Marking and GradingWork is marked using the following scales:
- National Curriculum levels (NC) are awarded at the end of each project. NC Levels are used for attainment with student having access to what the levels mean and how they can improve. Students are expected to be working between levels 4-8 throughout the key stage.
- Grades are awarded on a scale of 1 to 10
- Effort is marked in accordance with the whole school policy 1 = excellent 4=poor
- Comments alongside each grade, it is usual for the teacher to add comments to inform the pupils about their work might be improved.
How can parents help?Parents can help by checking on the quality of work undertaken and to ask questions about the work set. Many tasks involve research and the completion of design based work. It is a great help if parents can support students to collect information from a variety of sources and also to help them in selecting/searching and purchasing any materials they may need for their project.
The use of a computer is a tremendous advantage. Students can e-mail work home and do internet searches as well as use various software to help complete folio work and homework tasks. It is also important that students come to lessons with the correct equipment for their studies. A good set of colouring pencils, basic drawing equipment and a selection of fine liner pens and drawing pencils are the minimum requirements.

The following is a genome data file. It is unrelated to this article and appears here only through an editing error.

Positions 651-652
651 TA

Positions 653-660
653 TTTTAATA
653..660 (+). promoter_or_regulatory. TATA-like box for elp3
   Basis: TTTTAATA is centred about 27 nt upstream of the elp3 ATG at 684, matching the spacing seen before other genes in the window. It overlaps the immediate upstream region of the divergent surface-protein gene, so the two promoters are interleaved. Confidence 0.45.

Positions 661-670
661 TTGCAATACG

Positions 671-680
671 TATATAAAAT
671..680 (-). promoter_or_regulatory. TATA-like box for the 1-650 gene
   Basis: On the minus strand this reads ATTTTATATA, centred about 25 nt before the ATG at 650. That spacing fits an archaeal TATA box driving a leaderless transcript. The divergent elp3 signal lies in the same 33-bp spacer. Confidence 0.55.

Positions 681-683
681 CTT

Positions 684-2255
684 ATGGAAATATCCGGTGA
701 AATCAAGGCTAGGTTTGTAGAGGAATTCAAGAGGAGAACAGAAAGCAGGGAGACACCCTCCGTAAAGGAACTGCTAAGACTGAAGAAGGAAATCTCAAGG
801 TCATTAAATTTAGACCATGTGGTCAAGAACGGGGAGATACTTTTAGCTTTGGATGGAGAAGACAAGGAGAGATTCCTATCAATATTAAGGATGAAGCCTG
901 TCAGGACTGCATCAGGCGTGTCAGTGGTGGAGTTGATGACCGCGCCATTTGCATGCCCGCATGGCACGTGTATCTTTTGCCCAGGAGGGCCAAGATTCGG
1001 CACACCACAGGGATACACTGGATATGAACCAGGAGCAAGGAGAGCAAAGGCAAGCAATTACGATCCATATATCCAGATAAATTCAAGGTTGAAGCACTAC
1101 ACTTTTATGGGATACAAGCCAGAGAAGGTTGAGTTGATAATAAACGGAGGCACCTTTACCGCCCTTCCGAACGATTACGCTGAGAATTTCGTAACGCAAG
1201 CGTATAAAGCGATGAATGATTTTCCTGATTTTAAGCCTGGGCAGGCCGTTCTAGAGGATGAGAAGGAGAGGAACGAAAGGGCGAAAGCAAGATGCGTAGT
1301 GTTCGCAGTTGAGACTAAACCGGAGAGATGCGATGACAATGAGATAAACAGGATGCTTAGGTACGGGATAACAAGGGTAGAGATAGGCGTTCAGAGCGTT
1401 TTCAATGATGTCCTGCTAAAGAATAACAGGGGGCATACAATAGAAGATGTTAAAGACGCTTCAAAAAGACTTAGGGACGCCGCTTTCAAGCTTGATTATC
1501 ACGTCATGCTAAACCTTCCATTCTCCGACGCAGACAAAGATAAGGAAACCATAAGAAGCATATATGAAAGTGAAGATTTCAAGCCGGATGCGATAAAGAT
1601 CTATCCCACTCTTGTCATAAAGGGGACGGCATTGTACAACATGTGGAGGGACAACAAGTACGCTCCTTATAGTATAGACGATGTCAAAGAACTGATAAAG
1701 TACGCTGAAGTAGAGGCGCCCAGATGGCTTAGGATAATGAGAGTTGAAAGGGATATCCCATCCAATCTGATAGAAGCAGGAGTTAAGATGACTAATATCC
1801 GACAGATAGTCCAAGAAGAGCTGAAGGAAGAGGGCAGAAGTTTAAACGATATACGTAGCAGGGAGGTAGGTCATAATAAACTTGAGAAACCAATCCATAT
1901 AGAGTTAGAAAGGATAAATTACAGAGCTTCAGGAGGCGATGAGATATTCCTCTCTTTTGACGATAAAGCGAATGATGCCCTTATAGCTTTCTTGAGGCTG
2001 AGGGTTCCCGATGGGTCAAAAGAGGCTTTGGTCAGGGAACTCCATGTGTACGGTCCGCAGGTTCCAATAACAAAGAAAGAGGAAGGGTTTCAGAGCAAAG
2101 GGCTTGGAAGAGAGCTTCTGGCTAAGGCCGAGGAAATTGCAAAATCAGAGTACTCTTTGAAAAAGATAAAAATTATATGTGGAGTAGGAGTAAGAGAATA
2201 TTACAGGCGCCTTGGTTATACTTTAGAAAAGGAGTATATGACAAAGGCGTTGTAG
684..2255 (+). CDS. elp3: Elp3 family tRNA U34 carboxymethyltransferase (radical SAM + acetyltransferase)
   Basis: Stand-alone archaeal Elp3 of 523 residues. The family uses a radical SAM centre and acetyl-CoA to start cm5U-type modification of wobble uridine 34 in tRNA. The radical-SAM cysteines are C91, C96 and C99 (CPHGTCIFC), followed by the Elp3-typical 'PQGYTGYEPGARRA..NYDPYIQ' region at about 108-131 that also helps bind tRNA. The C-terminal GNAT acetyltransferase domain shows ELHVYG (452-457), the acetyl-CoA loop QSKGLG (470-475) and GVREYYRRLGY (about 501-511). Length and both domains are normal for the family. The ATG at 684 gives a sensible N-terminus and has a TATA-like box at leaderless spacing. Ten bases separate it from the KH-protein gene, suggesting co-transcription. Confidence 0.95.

Primary School Links
AMTEC Day is an opportunity for our feeder primary schools to each enter a team of 6 students to complete challenges in Technology, Science and Maths. In Technology the teams design their team robot and program our LEGO Mindstorm robots to complete a given course and then catapult their ammunition at the target. In Science students make a chemical clock with the challenge to see who could achieve the greatest accuracy and in Maths the competition is to see which team could answer questions based on robots correctly and the quickest time. The final round using Qwizdom tests who has remembered the most from each of the days challenges. There are winners from each round and an overall winner.